Indian cricket seems to be obsessed with the 'rotation policy'. What is it? The concept took form when Australia reached a crescendo in early 2000.
They had reached a stage when the only way to improve was to compete with oneself. That’s when they introduced the policy for ‘in-form’
cricketers. The idea was to rest a player after a few games, regardless of a sterling performance, in order to give an opportunity to his peer. This kept them on their toes and, more importantly, maintained form.
But, is this policy relevant to the Indian context, especially when the team is under fire? We are told that the three seniors at the top of the order would keep replacing each other. The rationale is to give the youngsters an extended run, allowing them a cushion to fail in the middle order without worrying about getting the sack.
But, in doing so, aren’t the fundamentals being inverted? Ironically, we are rotating the players who're already struggling for form and in the bargain we have almost resigned to losing an early wicket each time. Losing an early wicket is a concern, but the bigger concern is that a player is rested after a solitary botched outing, thereby denying him the opportunity to rediscover form.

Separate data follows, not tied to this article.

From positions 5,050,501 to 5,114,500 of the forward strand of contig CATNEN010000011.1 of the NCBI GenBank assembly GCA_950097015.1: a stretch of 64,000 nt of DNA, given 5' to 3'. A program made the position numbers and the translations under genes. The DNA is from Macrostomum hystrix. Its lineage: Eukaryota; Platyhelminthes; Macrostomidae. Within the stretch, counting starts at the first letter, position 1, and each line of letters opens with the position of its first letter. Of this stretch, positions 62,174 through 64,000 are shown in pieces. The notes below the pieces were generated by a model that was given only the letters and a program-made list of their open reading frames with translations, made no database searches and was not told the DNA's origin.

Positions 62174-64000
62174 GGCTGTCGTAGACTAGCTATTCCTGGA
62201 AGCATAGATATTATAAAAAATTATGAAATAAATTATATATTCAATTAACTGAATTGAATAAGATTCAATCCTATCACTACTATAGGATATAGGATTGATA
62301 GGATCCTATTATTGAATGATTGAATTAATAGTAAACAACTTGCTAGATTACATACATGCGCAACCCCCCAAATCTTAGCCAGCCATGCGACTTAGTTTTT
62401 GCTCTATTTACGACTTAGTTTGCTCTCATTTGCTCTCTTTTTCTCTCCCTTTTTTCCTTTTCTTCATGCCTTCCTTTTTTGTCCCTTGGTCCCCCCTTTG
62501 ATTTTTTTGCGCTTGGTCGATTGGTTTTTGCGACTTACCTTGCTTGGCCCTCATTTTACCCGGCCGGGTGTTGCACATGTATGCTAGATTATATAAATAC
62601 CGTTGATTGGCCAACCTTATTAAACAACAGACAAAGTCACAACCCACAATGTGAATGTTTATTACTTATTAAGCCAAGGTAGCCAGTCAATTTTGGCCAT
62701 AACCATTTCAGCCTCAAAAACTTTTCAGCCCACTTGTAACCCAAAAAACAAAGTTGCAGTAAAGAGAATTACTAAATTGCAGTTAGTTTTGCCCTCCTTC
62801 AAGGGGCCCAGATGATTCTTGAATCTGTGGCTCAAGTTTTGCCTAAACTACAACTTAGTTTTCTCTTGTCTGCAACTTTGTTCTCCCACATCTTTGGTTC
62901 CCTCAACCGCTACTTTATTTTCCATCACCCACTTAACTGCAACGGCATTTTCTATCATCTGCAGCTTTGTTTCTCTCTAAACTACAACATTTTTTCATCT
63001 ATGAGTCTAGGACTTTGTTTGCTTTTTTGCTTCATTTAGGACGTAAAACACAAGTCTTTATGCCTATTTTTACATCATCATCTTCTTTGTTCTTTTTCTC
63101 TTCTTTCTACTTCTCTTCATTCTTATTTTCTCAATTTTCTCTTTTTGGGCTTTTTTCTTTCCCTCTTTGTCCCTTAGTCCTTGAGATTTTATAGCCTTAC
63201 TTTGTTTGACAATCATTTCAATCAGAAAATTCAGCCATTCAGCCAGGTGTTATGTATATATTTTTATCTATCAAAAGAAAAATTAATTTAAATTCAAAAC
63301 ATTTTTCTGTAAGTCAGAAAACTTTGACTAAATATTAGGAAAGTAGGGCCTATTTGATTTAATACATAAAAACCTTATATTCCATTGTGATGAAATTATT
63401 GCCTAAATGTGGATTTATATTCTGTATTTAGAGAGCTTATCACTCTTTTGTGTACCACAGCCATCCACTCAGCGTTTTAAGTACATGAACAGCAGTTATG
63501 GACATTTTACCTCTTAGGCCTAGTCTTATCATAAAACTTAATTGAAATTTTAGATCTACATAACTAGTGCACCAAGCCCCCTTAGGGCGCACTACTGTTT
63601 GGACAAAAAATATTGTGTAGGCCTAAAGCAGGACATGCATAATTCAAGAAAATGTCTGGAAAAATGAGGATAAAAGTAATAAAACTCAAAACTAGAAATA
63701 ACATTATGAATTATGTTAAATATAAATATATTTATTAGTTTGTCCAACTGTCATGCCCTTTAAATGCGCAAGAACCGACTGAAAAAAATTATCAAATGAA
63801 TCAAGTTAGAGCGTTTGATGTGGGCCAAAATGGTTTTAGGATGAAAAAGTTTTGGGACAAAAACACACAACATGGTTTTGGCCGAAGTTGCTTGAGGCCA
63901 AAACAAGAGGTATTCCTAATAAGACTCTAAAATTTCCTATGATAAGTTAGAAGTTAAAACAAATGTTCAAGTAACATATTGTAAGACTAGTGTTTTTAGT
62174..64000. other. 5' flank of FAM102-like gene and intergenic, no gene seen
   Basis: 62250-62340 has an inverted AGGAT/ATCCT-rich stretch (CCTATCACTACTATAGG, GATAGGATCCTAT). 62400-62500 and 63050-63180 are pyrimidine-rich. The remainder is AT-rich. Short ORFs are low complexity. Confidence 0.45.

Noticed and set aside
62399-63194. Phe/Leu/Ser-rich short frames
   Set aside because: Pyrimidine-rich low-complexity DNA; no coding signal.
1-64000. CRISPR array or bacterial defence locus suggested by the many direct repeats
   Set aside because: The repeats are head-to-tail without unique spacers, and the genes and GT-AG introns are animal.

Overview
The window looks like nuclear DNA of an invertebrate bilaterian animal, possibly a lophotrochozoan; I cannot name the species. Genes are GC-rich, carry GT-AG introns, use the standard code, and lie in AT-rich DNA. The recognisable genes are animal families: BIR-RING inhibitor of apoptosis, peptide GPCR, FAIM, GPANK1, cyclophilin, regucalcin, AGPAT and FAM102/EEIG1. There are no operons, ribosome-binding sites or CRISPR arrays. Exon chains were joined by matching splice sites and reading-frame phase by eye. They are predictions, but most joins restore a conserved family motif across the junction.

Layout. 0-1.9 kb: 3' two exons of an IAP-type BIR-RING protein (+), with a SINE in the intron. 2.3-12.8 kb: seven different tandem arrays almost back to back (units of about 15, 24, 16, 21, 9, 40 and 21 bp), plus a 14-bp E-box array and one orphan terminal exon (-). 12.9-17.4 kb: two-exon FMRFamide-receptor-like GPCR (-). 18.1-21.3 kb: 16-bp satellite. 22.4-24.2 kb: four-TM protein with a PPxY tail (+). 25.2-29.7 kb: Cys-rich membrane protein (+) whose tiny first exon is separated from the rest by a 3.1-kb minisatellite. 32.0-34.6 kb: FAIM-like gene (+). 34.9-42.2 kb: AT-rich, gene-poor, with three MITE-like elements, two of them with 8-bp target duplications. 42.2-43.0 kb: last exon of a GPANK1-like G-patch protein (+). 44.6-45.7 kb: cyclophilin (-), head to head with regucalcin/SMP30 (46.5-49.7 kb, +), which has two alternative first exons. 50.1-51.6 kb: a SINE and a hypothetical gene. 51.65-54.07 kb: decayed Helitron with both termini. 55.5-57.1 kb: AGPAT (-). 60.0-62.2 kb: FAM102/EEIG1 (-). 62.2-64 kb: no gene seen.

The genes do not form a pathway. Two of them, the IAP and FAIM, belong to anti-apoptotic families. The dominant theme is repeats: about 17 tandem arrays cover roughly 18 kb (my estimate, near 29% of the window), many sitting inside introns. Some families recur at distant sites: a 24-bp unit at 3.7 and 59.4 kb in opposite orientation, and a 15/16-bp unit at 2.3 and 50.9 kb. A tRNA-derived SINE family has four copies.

This compulsory rotation at the top has also sent a wrong message to the middle order. The batsmen are most likely to think that regardless of the errors they commit, they are guaranteed of a place in the starting XI. Is this acceptable?
While I understand the need to prepare for the future, it may not be advisable to sacrifice the present. If we need to rotate players, we must stick to those who're in form and have earned a break.
Also, if the ploy is to placate the fans who’ve been vocal in criticising the seniors for the Test debacle, it’s a short-term solution. If we don't get back to winning ways, the fans will not only criticise the cricketers but also the unfathomable strategies employed by the team.
The writer is a former India opener and plays domestic cricket for Rajasthan
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